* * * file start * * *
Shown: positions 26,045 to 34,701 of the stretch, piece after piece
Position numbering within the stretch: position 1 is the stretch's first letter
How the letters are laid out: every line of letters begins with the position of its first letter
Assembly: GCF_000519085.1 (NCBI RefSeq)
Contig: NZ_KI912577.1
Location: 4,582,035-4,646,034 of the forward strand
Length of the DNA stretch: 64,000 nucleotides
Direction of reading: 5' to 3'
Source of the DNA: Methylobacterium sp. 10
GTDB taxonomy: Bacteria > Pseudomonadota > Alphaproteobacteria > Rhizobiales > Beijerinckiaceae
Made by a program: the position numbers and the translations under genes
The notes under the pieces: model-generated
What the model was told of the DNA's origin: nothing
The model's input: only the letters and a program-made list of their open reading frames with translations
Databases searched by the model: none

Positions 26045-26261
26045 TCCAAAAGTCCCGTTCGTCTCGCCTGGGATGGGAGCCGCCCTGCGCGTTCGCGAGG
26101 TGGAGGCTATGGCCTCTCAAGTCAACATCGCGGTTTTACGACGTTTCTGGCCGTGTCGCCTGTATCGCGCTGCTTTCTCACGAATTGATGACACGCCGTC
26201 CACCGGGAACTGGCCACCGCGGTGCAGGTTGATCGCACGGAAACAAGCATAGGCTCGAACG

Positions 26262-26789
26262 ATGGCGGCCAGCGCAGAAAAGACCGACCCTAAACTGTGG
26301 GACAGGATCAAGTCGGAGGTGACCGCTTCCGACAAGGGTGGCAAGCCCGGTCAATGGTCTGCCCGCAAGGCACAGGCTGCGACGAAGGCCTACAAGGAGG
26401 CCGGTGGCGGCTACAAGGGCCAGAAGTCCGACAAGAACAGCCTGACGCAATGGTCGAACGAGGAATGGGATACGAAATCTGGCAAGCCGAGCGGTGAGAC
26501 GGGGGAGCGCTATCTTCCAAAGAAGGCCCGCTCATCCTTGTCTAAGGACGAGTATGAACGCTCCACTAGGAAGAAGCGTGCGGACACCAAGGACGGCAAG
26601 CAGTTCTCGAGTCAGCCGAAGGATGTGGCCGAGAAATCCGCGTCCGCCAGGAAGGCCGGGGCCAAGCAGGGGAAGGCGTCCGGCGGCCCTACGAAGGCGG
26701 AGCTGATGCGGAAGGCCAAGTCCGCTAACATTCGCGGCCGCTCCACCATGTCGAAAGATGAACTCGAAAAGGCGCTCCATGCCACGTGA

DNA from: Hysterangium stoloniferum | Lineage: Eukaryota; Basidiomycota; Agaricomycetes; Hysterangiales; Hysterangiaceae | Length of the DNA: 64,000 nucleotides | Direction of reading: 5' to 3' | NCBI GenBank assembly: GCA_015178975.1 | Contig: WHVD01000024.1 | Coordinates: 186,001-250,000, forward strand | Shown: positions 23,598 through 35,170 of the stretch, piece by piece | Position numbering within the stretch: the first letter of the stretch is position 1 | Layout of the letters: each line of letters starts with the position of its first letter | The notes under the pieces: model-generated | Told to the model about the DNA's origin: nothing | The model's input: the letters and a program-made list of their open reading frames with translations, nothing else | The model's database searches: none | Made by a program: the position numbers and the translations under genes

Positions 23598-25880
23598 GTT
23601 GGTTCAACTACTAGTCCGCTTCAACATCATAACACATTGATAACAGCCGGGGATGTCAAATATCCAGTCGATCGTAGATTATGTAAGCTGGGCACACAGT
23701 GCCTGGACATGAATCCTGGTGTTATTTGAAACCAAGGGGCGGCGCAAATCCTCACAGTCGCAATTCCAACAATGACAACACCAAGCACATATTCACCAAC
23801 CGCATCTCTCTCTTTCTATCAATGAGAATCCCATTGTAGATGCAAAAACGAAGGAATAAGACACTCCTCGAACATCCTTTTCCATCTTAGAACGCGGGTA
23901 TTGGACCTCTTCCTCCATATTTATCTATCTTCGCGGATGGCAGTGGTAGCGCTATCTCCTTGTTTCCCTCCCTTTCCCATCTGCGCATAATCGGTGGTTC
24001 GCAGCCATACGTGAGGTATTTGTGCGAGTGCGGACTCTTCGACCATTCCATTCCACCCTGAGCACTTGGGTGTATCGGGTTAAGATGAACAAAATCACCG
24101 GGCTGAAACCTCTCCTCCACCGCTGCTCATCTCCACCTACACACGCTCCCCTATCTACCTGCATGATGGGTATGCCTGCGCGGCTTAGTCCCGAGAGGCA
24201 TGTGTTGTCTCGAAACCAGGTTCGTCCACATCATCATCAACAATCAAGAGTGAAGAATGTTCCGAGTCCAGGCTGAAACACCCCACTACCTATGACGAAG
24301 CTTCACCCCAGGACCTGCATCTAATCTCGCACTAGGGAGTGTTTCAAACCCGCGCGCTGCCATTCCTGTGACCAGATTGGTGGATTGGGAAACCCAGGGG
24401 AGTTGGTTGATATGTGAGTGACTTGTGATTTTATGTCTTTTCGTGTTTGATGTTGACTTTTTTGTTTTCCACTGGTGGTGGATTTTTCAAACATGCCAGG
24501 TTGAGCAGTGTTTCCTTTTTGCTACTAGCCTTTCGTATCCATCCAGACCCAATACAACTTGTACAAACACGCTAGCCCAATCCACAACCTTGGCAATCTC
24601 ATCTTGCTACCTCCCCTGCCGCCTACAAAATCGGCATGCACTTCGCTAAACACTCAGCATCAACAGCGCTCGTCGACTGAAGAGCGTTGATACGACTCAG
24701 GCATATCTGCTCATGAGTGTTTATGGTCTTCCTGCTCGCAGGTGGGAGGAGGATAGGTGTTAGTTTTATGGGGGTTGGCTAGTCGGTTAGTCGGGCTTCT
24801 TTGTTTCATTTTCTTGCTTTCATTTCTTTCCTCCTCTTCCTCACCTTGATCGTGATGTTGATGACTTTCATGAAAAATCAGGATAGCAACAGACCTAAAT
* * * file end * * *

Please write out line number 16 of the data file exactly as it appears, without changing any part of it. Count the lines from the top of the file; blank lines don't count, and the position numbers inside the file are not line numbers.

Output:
Positions 26045-26261